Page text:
Will Hong Kong’s search for land benefit the public or developers? Commit 70 per cent of space for public housing to ease doubts, think tank says
Commit 70 per cent of space for public housing to ease doubts, think tank Land Watch says
At least 70 per cent of land eyed for new flats in the next decade should be used for public and subsidised properties if the Hong Kong government wants to rally support for controversial ideas to ease the city’s housing crisis, including working with private developers, a think tank has urged.
Land Watch, which met members of the government-appointed Task Force on Land Supply on Thursday, said it generally supported most of the 18 options put forward by the official body for a five-month public consultation which began last month.
The options ranged from using privately held farmland in the New Territories to building on the fringes of Hong Kong’s cherished country parks.
But the think tank said it would only back the plans on the condition that most of the land freed up was used to benefit the wider public.
A firm commitment on this from officials would show they had the public interest at heart, and would ensure the new flats were affordable, Land Watch chairman Lee Wing-tat said.
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“The public will say, what’s the point of this public consultation if the land is just going to be used to build luxury flats?” Lee said.
“By making a policy statement it can help reduce public concern or worries that the government is just going to benefit developers.”
Tapping into some 1,000 hectares (2,470 acres) of farmland held by Hong Kong’s major developers is one of the 18 options put forward to address the city’s projected shortfall of at least 1,200 hectares of land needed for development in the next three decades.
Lee said no less than 70 per cent of each construction project stemming from the current land search should be made up of public or subsidised housing.
“A public-private partnership is indeed one of the speedier methods to increase land supply, but they should lay down very strict conditions,” Lee said.
Officials should also consider capping the amount of land to be sourced from private developers at 200 to 300 hectares, he added.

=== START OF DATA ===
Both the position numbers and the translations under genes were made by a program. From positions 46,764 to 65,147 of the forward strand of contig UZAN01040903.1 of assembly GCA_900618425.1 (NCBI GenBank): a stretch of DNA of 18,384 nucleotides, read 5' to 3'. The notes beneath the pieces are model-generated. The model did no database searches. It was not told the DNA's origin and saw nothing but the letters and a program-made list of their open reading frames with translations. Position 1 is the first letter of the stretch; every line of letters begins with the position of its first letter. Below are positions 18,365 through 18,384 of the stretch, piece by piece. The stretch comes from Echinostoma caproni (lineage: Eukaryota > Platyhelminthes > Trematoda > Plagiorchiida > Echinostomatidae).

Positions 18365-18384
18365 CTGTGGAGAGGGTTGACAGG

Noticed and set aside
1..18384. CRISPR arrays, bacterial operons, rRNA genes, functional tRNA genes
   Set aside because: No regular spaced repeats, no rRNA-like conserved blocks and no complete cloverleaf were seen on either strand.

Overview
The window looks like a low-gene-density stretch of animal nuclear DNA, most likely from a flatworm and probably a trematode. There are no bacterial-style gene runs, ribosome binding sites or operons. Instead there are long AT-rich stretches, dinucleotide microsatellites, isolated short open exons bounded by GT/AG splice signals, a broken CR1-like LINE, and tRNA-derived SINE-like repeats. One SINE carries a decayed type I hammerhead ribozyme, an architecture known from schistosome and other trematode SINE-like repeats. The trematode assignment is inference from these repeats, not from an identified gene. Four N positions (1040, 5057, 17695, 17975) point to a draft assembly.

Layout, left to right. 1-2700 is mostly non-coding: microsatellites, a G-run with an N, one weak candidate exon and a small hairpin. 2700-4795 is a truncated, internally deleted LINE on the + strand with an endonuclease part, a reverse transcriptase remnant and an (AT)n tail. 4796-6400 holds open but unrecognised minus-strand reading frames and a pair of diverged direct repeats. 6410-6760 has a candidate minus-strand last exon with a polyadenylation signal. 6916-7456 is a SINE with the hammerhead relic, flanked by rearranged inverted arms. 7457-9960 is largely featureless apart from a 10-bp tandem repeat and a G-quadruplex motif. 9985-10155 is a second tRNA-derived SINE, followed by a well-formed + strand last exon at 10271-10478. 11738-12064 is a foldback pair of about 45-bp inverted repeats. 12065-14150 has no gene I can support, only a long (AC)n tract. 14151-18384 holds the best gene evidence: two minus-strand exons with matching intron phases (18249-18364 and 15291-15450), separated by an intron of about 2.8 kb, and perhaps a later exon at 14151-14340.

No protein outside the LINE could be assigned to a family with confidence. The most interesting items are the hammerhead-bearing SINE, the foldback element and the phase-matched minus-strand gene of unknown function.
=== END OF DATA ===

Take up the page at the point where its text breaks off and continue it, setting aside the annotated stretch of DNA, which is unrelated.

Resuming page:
“This is to make sure the future land supply will not just be dictated by developers,” he said.
Stanley Ng Wing-fai, the think tank’s project convenor, said the government should use the Land Resumption Ordinance – which allows it to forcibly claim any land in the city, with compensation for the owner, if the takeover is for public use – to take back space if agreements could not be reached with companies.
Only 150 hectares of private agricultural land is estimated to be available in the short-to-medium term, according to the task force, as some may be in ecologically sensitive areas. Another 300 hectares would be available in the medium-to-long term.
Stanley Wong Yuen-fai, chairman of the Task Force on Land Supply, noted the group's recommendations to increase the ratio of public housing, but said the consultation could not state the specific use for each land supply option.
“We wouldn't be able to do it,” he said. “There are multiple land supply options and not all of them can even be used for housing.”
Some medium-to-long-term options, such as the development of the East Lantau Metropolis man-made island, did not even have a town plan yet, he said.
On the other options, the think tank also suggested the government commit to using 70 per cent, or a major portion, of residential land gained from reclamation to build public housing.
It also supported relocating the Kwai Tsing container terminal and building on the fringes of country parks if the government had a clear policy stipulating total park area would be gradually increased.
Lee said the proportion of flats built in the next decade that are public should be increased to 70 per cent from the current 60 per cent. The current official target is for 460,000 flats to be built by 2027, with 60 per cent, or 280,000, as public housing.
“Increasing private housing supply cannot adjust the high property prices or solve Hong Kong’s housing problems,” Lee said. “Only public and subsidised housing is affordable.”
Wong noted that the long-term baseline for the government's housing targets was a public-private housing ratio of 60-40.
“If the majority opinion believes this ratio needs to be increased, then it will be reflected in our consolidated report to the government,” he said.
Additional reporting by Ernest Kao